Simons Simplex Collection at the Interactive Autism Network: An Online Follow-up Study

Thursday, May 11, 2017: 5:30 PM-7:00 PM
Golden Gate Ballroom (Marriott Marquis Hotel)
E. Brooks1, J. S. Toroney2, P. Feliciano1, L. Snyder1, J. K. Law3, C. W. Lehman1, P. H. Lipkin3 and W. Chung1, (1)Simons Foundation, New York, NY, (2)Interactive Autism Network, Baltimore, MD, (3)Medical Informatics, Kennedy Krieger Institute, Baltimore, MD
Background: The Simons Simplex Collection at the Interactive Autism Network (SSC@IAN) is an online cohort of families from the original SSC study who have agreed to be contacted about additional research opportunities. Participants in the SSC@IAN are members of simplex families, each of which has one child affected with an autism spectrum disorder, and unaffected parents and siblings. The online research environment at the SSC@IAN affords a unique, centralized platform to follow up with SSC families from all over the United States and Canada.

Objectives: The SSC@IAN follow-up study was an online study to gather medical, educational, diagnostic, and psychosocial updates on SSC probands and their families 5 to 8 years following their participation in the original SSC study. The original SSC cohort is a clinically and genetically well-characterized cohort that has proven valuable for research, and the follow-up study aimed to provide researchers with updated data on as many families as possible.

Methods: SSC@IAN families were provided the opportunity to complete 3 modules, accessible via their online research dashboard. Each module included a selection of update surveys (e.g. medical, pharmacological/treatment, educational, and diagnostic history) and standardized measures such as the Social Responsiveness Scale – Second Edition, Adult Behavior Checklist or Child Behavior Checklist, Aberrant Behavior Checklist, and Repetitive Behavior Scale-Revised.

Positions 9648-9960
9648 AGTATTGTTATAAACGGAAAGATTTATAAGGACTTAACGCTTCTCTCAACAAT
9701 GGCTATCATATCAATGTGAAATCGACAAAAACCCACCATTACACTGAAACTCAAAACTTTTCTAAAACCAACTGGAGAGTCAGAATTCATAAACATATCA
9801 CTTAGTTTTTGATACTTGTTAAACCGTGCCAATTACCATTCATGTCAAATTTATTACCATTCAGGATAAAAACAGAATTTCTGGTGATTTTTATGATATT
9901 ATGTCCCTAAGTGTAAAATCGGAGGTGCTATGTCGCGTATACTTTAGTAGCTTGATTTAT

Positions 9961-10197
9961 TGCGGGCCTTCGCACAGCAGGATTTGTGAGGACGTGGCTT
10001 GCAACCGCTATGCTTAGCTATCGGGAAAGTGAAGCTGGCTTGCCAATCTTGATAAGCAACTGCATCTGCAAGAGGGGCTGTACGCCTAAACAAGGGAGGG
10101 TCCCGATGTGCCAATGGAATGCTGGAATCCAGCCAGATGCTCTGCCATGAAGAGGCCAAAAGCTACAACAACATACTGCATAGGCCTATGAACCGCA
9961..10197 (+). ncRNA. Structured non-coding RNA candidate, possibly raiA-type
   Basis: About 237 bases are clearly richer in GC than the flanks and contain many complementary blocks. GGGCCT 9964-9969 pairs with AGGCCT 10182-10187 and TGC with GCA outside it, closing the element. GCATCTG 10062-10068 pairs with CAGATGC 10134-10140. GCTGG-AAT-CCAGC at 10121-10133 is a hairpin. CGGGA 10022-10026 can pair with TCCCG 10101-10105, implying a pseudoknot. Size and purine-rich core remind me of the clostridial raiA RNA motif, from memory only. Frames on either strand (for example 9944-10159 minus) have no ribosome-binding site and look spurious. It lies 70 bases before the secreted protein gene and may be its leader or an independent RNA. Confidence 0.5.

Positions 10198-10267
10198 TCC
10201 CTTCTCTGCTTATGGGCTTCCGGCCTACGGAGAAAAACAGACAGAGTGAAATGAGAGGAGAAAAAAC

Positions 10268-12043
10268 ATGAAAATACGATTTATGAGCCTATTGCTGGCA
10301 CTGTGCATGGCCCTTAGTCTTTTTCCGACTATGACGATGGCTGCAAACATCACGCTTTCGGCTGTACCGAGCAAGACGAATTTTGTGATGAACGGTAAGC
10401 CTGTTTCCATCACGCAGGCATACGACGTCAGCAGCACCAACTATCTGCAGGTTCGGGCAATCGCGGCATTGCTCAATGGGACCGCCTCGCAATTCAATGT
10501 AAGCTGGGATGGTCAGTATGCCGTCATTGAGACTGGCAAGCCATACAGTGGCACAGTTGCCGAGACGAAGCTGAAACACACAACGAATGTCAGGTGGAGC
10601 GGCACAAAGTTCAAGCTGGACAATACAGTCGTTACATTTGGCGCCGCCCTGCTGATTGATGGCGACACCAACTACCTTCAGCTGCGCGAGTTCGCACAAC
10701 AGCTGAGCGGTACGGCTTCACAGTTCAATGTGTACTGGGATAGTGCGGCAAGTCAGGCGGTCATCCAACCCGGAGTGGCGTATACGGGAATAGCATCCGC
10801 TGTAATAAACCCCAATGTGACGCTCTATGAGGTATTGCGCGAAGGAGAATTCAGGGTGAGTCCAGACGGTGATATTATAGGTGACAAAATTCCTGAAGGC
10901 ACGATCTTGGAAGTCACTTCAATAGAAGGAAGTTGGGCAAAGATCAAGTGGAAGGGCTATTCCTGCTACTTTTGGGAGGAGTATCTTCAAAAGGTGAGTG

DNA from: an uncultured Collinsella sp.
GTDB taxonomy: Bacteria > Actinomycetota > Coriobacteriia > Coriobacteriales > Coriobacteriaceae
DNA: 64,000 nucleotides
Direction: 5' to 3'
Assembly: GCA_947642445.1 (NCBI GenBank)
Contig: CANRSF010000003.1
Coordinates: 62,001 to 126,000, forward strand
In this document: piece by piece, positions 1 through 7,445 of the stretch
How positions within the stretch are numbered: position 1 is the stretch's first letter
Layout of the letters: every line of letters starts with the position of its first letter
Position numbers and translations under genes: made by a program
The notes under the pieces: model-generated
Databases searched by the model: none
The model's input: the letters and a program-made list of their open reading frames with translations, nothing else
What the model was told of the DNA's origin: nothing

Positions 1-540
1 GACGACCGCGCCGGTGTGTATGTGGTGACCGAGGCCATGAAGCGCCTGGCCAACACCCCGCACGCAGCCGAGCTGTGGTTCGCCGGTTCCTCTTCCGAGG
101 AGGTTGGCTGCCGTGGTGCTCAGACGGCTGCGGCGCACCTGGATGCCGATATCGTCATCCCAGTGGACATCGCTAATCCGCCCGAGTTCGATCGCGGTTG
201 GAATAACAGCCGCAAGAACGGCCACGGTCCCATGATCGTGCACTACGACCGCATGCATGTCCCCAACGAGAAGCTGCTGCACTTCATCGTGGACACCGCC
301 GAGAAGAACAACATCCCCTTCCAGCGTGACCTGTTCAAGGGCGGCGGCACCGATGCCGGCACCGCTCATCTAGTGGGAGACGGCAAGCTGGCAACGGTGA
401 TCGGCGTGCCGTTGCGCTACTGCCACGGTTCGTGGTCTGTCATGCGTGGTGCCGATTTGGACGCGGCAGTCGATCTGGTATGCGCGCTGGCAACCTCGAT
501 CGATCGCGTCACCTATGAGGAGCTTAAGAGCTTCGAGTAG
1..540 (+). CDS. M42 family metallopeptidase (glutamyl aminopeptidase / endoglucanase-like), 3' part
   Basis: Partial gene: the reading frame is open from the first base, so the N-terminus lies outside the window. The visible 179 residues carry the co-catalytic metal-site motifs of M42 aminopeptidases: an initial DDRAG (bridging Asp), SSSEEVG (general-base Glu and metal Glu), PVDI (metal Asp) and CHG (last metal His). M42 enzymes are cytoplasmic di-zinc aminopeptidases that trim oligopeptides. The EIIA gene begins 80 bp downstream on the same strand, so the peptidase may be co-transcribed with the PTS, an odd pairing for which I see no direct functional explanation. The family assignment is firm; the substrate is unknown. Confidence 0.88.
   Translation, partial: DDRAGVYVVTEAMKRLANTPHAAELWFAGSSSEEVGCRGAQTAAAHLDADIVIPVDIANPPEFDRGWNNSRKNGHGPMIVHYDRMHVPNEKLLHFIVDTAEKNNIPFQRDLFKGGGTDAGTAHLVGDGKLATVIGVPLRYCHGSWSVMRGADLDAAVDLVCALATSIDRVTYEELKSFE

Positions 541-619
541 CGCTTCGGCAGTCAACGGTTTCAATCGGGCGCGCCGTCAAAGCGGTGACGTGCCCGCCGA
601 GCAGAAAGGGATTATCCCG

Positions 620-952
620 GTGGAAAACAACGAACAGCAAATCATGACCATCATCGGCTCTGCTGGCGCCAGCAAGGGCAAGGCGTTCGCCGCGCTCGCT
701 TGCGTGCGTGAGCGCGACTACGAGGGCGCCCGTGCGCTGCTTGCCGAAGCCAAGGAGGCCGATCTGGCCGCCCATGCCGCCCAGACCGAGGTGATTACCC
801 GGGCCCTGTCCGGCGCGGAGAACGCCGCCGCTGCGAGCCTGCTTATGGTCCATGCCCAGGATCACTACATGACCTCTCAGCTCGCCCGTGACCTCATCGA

Results: Four hundred (400) families with probands under age 18 completed some portion of the follow-up study. Ratios of males to females and IQ, are comparable between the original SSC cohort and the follow up participants. Mean full scale IQ for the original SSC cohort was 81, verbal IQ was 78 and nonverbal IQ was 84; for the follow-up study, the full scale IQ was 83, verbal IQ was 80, and non-verbal IQ was 86. Age ranged from 4 to 17 for the complete original SSC cohort (mean 9.0 years), and 8 to 17 years of age for the follow-up study cohort (mean 12.9 years). The age at baseline assessment in the present follow-up cohort was 4 to 11 years. Compared to the baseline SSC cohort data, probands showed lower scores in some specific areas, including RBS-R repetitive and sensory behaviors (total mean 27.0, 21.7), and CBCL6-18 externalizing behaviors (T mean 56.2, 52.7). Internalizing behavior and ADHD scores were similar between the follow-up study and baseline SSC cohort data (Internalizing T mean 60.0, 60.1; ADHD T mean 61.9, 60.6). In terms of comorbid diagnoses, parents reported high frequencies of diagnosis or treatment for ADHD (42%) and anxiety (26%) in probands at follow-up, with lower frequencies of seizure (6%), depression (4%), and bipolar disorders (2.5%).

Conclusions: The SSC@IAN follow-up study provides additional longitudinal data for researchers to investigate outcomes in this well-characterized ASD cohort. In general, the current sample shows a trend towards lower scores on some ASD and related behavioral measures compared with the SSC cohort’s original data, suggesting milder symptoms. However, consistent with other studies, anxiety disorders and ADHD are common comorbid conditions now reported in these older children and teens with ASD.